Mars has always been a prime target of the space program because of its proximity to Earth and also the suspicion that some form of life might be present on its surface. Table 1 gives an overview of the missions that have been launched to Mars. The few photographs obtained from the early flyby missions gave the impression that Mars was much like the Moon, although there was considerable evidence that the atmosphere of Mars was substantial enough to have caused erosion of some Martian surface features.
The Mariner 9 mission was the first to show us the scope and variety of the Martian surface. Ironically, when it first arrived at the planet in late 1971, it was feared that the mission would be a disaster since the whole planet was engulfed in a huge dust storm that hid all but the very tallest features from the spacecraft's cameras. The dust storm cleared, however, and the Martian atmosphere became transparent. Fantastic images of this foreign world were returned to Earth. In addition to the ancient moon-like cratered terrain seen in the early flybys, Mariner 9 discovered giant canyons, mysterious channels, huge volcanoes and other evidence of geological activity, plus further evidence for aeolian (win and fluvial (water) erosion. The Mars Pathfinder and Global Surveyor missions have completed the transformation of our image of Mars. Once believed to be Moon-like, we now know Mars once had much in common with our own planet.
Table 2 - UNMANNED PROBES LAUNCHED TO MARS
|Spacecraft||Launched by||Arrival Date||Comments|
|Mariner 4||USA||July 1965||flyby|
|Mariner 6||USA||July 1969||flyby|
|Mariner 7||USA||August 1969||flyby|
|Mariner 9||USA||November 1971||orbiter|
|Mars 2||USSR||November 1971||orbiter--lander lost|
|Mars 3||USSR||December 1971||orbiter and lander|
|Mars 4||USSR||February 1974||flew by|
|Mars 5||USSR||February 1974||orbiter|
|Mars 6||USSR||March 1974||orbiter--lander failed|
|Mars 7||USSR||March 1974||orbiter--lander failed|
|Viking 1||USA||June 1976||orbiter and lander|
|Viking 2||USA||August 1976||orbiter and lander|
|Mars Global Surveyor||USA||November 1996||orbiter|
|Mars Pathfinder||USA||December 1996||orbiter and lander|
We have all seen many amazing photographs returned from space and we tend to take them for granted. However, these high quality results are not easy to construct. Each image is divided into a number of lines and each line is divided into a series of points called pixels (picture elements). Each Mariner 6 or 7 image, for instance, consisted of 704 lines with 945 pixels per line for a total of 665,280 pixels per image. The imaging system views the scene to be imaged and assigns a numerical values to each pixel which corresponds to the intensity of light in that portion of the scene. Again, using Mariner 6 and 7 as an example, black was recorded as "1" and white as "255" with the intermediate numbers being assigned to various shades of gray. This string of numbers is then transmitted across millions of kilometers of space where a tracking station receives the signal, amplifies it, and stores the information on magnetic tape. The data is then processed by computer and displayed on a television screen where, finally, a regular photograph is obtained.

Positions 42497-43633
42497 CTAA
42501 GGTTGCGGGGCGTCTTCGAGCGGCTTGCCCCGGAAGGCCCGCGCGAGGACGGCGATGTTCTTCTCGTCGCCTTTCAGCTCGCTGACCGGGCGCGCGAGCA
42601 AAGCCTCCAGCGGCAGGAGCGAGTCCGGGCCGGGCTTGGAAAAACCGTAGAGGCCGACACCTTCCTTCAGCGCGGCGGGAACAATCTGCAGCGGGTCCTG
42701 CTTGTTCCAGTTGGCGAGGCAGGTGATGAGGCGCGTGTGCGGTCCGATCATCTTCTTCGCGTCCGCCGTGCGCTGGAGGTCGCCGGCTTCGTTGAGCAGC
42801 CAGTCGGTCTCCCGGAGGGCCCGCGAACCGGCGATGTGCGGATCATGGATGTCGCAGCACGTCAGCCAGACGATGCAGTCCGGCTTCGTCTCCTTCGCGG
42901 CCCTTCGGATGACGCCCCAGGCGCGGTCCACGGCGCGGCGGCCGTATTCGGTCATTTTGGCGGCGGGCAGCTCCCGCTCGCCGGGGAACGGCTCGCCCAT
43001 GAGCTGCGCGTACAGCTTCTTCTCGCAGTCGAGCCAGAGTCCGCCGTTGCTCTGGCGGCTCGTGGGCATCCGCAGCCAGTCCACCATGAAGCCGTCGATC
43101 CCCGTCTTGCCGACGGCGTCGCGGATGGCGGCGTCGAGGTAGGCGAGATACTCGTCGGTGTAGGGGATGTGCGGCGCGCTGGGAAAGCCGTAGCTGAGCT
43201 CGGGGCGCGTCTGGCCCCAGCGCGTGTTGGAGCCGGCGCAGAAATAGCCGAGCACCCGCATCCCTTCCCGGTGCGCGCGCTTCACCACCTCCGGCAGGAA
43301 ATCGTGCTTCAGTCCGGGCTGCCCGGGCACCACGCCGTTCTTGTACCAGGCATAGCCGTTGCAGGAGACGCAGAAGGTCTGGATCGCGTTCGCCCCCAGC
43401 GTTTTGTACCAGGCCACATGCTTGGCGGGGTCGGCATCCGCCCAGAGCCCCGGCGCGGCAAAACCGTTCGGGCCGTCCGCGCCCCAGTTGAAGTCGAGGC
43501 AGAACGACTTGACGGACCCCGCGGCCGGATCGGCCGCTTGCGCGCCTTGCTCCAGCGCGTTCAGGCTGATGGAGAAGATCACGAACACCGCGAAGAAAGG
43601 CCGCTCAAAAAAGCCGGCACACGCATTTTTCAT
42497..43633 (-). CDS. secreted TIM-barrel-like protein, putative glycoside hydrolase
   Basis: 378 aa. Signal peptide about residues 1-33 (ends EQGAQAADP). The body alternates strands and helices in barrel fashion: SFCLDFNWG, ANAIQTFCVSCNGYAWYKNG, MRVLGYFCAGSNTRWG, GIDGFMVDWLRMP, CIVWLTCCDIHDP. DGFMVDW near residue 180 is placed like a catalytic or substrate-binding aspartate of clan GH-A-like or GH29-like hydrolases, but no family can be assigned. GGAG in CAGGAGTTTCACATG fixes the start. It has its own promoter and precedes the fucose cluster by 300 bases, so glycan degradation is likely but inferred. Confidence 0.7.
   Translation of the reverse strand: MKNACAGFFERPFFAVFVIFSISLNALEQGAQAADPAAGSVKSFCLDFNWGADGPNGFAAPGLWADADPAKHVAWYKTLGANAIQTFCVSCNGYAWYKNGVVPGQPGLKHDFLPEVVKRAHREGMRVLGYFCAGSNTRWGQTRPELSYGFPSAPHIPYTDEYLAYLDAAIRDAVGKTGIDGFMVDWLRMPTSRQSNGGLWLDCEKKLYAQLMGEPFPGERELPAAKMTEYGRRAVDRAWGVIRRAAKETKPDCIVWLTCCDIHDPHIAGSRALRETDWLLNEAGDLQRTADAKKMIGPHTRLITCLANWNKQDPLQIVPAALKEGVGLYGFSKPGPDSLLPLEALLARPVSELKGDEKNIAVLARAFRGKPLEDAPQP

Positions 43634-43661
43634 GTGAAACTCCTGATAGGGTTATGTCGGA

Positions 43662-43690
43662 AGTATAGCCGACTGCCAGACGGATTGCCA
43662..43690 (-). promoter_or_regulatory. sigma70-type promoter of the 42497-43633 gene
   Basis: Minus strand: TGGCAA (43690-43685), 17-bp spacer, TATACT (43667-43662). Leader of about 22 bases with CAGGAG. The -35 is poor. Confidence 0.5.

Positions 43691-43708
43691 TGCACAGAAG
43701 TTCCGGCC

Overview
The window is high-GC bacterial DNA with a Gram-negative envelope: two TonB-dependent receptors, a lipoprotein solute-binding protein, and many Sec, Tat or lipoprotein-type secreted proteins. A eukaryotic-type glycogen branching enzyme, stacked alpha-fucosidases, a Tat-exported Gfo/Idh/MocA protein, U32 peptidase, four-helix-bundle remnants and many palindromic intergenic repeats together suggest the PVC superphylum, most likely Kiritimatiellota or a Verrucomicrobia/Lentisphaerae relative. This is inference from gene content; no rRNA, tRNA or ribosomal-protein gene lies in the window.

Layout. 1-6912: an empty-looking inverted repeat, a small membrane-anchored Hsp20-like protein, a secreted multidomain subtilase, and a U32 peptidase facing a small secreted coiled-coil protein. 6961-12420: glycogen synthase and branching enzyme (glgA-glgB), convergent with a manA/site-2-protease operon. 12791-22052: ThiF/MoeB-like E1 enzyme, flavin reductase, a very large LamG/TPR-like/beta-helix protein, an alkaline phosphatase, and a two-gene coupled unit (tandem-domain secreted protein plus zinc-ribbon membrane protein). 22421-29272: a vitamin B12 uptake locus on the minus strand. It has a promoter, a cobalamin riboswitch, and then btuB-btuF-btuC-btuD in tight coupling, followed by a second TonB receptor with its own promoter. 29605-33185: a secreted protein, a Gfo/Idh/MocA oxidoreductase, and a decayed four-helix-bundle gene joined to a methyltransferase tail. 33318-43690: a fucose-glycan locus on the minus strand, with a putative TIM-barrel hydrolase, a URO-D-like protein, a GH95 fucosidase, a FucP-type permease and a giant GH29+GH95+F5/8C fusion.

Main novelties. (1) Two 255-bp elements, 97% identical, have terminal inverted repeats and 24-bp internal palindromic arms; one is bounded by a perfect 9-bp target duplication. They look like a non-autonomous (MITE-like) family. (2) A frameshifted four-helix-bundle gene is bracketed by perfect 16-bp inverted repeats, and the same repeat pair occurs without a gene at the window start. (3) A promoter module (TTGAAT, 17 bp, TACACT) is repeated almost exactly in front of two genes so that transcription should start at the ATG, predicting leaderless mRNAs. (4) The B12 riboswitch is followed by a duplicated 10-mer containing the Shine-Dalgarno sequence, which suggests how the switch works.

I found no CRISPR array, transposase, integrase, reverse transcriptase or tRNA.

As if this weren't already complicated enough, the computer processing can be done in a number of different ways to reveal different features from the same image. In general, two versions of each picture were produced: a photometric version which shows large scale brightness variations (contrast enhancement with the sacrifice of fine detail) and a maximum-definition version which concentrates on the fine detail. This processing is in addition to the processing of the initial signal to remove ghost images and noise introduced by the imaging, transmission, and receiving systems. Hopefully this brief introduction has served to make you more aware and appreciative of the photographs you will be investigating.